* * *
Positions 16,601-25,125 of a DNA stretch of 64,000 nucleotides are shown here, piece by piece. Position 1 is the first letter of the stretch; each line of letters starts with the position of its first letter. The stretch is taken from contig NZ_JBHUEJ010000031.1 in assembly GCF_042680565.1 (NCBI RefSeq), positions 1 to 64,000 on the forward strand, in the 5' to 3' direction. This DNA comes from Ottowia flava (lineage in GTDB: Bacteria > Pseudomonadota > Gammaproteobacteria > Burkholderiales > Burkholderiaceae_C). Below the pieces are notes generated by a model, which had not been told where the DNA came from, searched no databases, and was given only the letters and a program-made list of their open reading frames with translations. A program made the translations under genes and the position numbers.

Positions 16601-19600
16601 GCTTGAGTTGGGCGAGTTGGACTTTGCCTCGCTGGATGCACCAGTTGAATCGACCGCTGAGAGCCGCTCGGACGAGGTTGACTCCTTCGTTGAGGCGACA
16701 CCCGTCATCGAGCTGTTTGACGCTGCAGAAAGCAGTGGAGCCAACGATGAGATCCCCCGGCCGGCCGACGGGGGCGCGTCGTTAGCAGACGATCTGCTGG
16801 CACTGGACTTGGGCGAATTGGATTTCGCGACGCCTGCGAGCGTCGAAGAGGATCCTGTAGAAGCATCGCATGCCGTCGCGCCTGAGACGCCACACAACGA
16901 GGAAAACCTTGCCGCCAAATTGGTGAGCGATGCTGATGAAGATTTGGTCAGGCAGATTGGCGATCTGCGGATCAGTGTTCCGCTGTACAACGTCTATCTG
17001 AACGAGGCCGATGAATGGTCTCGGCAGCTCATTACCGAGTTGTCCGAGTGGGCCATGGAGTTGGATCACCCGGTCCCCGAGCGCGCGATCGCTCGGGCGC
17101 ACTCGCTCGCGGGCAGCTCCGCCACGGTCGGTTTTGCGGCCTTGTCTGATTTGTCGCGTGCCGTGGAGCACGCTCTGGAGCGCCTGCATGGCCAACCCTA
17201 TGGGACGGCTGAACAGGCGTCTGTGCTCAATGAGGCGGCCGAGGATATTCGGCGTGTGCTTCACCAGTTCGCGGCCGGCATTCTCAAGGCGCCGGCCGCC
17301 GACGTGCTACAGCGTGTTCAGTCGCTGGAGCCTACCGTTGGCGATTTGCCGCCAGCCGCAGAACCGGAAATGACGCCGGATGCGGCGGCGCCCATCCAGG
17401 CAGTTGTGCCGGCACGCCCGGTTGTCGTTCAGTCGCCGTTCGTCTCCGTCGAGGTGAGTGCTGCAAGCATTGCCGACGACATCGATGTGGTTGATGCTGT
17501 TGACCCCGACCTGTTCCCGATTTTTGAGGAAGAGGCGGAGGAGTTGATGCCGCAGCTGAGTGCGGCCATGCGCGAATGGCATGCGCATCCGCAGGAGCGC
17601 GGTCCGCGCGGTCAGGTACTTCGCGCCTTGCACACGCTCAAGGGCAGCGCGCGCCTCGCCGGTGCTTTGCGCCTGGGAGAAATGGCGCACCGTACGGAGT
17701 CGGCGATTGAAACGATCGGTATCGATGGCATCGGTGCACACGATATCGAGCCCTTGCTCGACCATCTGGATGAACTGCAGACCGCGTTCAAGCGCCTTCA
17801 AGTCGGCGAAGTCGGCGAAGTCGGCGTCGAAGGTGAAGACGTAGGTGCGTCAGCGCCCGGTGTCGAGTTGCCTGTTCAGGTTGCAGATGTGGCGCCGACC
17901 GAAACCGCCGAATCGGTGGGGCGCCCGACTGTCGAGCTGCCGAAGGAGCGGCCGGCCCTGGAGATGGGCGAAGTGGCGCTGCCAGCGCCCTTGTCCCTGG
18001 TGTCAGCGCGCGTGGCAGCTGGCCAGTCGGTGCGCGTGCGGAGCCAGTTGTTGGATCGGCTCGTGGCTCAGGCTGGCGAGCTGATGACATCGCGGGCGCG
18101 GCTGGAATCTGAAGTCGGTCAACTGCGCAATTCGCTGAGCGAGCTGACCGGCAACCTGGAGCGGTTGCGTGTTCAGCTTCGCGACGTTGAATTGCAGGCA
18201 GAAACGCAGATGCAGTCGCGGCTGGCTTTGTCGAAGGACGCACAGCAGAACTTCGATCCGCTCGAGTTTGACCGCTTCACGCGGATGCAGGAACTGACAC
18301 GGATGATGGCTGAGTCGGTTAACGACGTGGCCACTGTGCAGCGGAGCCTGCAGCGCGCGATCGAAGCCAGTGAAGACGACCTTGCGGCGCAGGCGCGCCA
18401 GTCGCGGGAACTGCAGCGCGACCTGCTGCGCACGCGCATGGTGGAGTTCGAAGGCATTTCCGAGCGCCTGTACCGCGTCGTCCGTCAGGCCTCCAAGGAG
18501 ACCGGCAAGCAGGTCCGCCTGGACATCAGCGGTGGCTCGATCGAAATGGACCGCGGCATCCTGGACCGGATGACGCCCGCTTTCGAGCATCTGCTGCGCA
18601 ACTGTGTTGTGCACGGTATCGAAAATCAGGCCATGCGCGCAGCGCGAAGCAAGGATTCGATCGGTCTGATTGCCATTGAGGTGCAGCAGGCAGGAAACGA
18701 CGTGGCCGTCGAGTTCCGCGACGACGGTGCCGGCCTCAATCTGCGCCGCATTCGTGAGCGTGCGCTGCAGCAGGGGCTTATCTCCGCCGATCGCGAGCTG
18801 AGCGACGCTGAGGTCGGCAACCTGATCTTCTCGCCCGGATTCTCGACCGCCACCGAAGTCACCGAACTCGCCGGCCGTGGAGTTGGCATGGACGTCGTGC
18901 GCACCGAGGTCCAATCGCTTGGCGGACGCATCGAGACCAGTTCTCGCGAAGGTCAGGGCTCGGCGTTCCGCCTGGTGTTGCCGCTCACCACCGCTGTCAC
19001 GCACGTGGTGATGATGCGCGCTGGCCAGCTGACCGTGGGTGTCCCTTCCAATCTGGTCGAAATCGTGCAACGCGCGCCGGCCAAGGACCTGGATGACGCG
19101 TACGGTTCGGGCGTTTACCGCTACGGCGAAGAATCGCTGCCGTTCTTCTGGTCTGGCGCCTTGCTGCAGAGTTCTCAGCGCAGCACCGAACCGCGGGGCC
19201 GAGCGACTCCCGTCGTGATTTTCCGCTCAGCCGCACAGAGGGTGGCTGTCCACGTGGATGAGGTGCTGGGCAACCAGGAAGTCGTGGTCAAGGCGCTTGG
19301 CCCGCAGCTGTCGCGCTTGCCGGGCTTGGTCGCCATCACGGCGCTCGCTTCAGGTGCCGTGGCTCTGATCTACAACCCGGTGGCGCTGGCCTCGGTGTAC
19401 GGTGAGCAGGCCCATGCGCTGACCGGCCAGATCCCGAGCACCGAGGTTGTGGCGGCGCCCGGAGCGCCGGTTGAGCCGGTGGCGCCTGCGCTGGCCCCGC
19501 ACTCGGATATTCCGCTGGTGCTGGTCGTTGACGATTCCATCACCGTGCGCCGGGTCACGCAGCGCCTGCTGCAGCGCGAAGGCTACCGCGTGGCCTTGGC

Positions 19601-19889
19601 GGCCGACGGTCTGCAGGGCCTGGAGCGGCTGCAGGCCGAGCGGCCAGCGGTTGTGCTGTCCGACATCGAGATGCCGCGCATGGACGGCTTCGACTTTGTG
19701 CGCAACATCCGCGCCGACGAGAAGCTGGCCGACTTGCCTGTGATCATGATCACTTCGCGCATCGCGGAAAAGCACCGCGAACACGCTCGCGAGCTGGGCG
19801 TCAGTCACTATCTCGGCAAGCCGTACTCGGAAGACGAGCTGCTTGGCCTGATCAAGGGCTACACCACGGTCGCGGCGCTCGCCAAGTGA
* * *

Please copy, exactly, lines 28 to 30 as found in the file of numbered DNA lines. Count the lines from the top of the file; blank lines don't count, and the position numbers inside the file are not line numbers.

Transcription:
19101 TACGGTTCGGGCGTTTACCGCTACGGCGAAGAATCGCTGCCGTTCTTCTGGTCTGGCGCCTTGCTGCAGAGTTCTCAGCGCAGCACCGAACCGCGGGGCC
19201 GAGCGACTCCCGTCGTGATTTTCCGCTCAGCCGCACAGAGGGTGGCTGTCCACGTGGATGAGGTGCTGGGCAACCAGGAAGTCGTGGTCAAGGCGCTTGG
19301 CCCGCAGCTGTCGCGCTTGCCGGGCTTGGTCGCCATCACGGCGCTCGCTTCAGGTGCCGTGGCTCTGATCTACAACCCGGTGGCGCTGGCCTCGGTGTAC